Pseudomonas aeruginosa in particular
• Levofloxacin, gemifloxacin, and moxifloxacin: improved activity
against gram-positive organisms, particularly S. pneumoniae
and some staphylococci.
Quinolone
• Their main uses are:
(1) complicated urinary tract infections
(2) respiratory infections in patients with cystic fibrosis
Levofloxacin,, gemifloxacin, and moxifloxacin, so-called respiratory
fluoroquinolones, with their enhanced gram-positive activity and activity
against atypical pneumonia agents (eg, chlamydia, mycoplasma, and
legionella), are effective and used increasingly for treatment of upper and
lower respiratory tract infections.
(3) Infections of soft tissues, bones, and joints and in intraabdominal
(4) bacterial prostatitis and cervicitis
(5) Also used in bacterial diarrhoea caused by shigella,
salmonella, E. coli.
Quinolone
• Side-effects are infrequent and usually mild. They
consist mainly of GI disorders (nausea, vomiting, and
diarrhea) and skin rashes.
• Arthropathy, Fluoroquinolones may damage growing
cartilage and cause an arthropathy. particularly in young
individuals.
So contraindicated in children (under 18) except in special
cases.
Perturbation of nucleic acid synthesis
• Sulphonamides have a similar structure to p-aminobenzioc acid
(PAPA), which is a precursor of Folic acid.
• These agents compete with PAPA for the bacterial enzyme,
dihydropteroate synthetase. Thus, they inhibit the synthesis of
the bacterial folic acid, and the end result is interfering in
nucleic acid synthesis
• The sulphonamides are bacteriostatic rather than
bacteriocidal so the host must have effective immune
function.
• Resistance is common, mainly via up-regulation of the
synthesis of PABA and by mutations in dihydropteroate
synthetase.
Sulphonamides are available as:
(1) Oral Absorbable Agents:
Sulfisoxazole and sulfamethoxazole. almost exclusively to treat
urinary tract infections.
(2) Oral Nonabsorbable Agents
Sulfasalazine (salicylazosulfapyridine) is widely used in
ulcerative colitis, enteritis, and other inflammatory bowel
disease
(3) Topical Agents
Silver sulfadiazine is used for prevention of infection of burn
wounds.
Sulphonamides
• Sulphonamides have mild to moderate side-effects
including, nausea, vomiting, headaches, and depression.
• More
serious
side-effects
include
hepatitis,
hypersensitivity reactions, bone marrow depression, and
aplastic anemia
• Sulfonamides may provoke hemolytic reactions in patients
with glucose-6-phosphate dehydrogenase deficiency.
Oral Trimethoprim-Sulfamethoxazole
(TMP-SMZ)
• is the drug of choice for infections such as Pneumocystis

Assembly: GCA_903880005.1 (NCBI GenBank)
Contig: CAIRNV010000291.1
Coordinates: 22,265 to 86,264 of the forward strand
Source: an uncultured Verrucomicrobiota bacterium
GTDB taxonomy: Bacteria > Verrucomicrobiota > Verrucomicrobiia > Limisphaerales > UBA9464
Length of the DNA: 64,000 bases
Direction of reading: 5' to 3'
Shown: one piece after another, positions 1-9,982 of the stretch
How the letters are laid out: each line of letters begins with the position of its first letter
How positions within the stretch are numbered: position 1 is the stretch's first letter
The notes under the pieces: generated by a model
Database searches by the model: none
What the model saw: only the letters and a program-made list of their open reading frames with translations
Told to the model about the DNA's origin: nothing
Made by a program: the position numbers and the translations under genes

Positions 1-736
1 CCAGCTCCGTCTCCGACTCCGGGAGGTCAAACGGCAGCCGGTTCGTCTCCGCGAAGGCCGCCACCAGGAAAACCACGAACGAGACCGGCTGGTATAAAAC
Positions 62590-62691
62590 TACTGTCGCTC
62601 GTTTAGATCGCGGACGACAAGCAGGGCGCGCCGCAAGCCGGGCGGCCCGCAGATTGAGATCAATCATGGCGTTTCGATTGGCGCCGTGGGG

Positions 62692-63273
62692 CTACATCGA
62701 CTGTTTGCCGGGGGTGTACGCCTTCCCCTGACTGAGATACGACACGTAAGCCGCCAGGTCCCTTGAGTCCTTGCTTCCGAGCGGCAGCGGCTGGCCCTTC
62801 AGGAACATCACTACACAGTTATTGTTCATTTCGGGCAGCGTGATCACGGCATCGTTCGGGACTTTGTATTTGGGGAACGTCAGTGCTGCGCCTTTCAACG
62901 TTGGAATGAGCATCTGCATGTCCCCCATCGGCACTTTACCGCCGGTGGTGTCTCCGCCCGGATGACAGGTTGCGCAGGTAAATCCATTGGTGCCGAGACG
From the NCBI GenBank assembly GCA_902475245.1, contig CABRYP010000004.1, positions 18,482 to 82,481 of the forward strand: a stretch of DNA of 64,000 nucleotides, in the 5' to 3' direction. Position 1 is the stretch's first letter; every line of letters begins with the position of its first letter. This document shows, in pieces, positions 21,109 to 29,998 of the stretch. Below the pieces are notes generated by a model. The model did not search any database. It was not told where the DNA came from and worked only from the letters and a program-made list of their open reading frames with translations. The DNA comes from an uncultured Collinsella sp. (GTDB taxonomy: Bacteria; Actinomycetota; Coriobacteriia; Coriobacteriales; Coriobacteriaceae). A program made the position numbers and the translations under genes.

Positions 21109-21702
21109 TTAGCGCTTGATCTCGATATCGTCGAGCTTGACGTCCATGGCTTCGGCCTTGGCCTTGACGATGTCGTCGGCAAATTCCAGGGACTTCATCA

jiroveci (formerly P carinii) pneumonia, toxoplasmosis,
nocardiosis, and occasionally other bacterial infections.
• effective treatment for urinary tract infections and
prostatitis.
• prophylaxis in recurrent urinary tract infections of some
women.
VRE and more
• Teicoplanin is used in the prophylaxis and treatment of
serious infections caused by Gram-positive bacteria, including
methicillin-resistant Staphylococcus aureus and Enterococcus
faecalis.
• Linezolid is approved for vancomycin-resistant E faecium
infections; nosocomial pneumonia; community-acquired
pneumonia; and skin infections, complicated or
uncomplicated.
It should be reserved for treatment of infections caused by
multidrug-resistant gram-positive bacteria.
• Daptomycin is active against vancomycin-resistant strains of
enterococci and S aureus.
Commonly prescribed ABX in the community
setting
■ Oral infections: penicillin, clindamycin, erythromycin,
amoxicillin, cephalexin
■ UTI: ciprofloxacin, SMX/TMP
■ RTI’s, sinusitis: clarithromycin, azithromycin, 2nd or 3rd gen
Cephs, amoxi/clav, levo-/moxifloxacin
■ Skin/nail/bites: cephalexin, cloxacillin, amoxi/clav
■ Travellers’ diarrhea: azithromycin, ciprofloxacin, norfloxacin
■ H. pylori: amoxi+clarithromycin,
metronidazole+clarithromycin, tetracycline+metronidazole
Commonly prescribed ABX in the community
setting
■ Bacterial vaginosis: metronidazole, clindamycin
■ Chlamydia: single dose azithromycin, 7-day course doxycycline,
ofloxacin
■ Gonorrhea: cefixime, ceftriaxone
■ Acne: tetracyclines, erythromycin
■ Acute otitis media: Macrolides, amoxicillin, amoxi/clav, 2nd gen
Cephs
■ Patients with penicillin allergy: clindamycin or erythromycin (choice
depends on indication) are useful
■ Intraabdominal infections: ciprofloxacin, metronidazole, 3rd gen
Cephs
■ C. difficile diarrhea: metronidazole, vancomycin
Common Bacteria by Site of Infection
Mouth
Skin/Soft Tissue
Bone and Joint
Peptococcus
Peptostreptococcus
Actinomyces
S. aureus
S. pyogenes
S. epidermidis
Pasteurella
S. aureus
S. epidermidis
Streptococci
N. gonorrhoeae
Gram-negative rods
Abdomen
Urinary Tract
Upper Respiratory
E. coli, Proteus
Klebsiella
Enterococcus
Bacteroides sp.
E. coli, Proteus
Klebsiella
Enterococcus
Staph saprophyticus
S. pneumoniae
H. influenzae
M. catarrhalis
S. pyogenes
Lower Respiratory
Community
Lower Respiratory
Hospital
Meningitis
S. pneumoniae
H. influenzae
K. pneumoniae
Legionella pneumophila
Mycoplasma, Chlamydia
K. pneumoniae
P. aeruginosa
Enterobacter sp.
Serratia sp.
S. aureus
S. pneumoniae
N. meningitidis
H. influenza
Group B Strep
E. coli
Listeria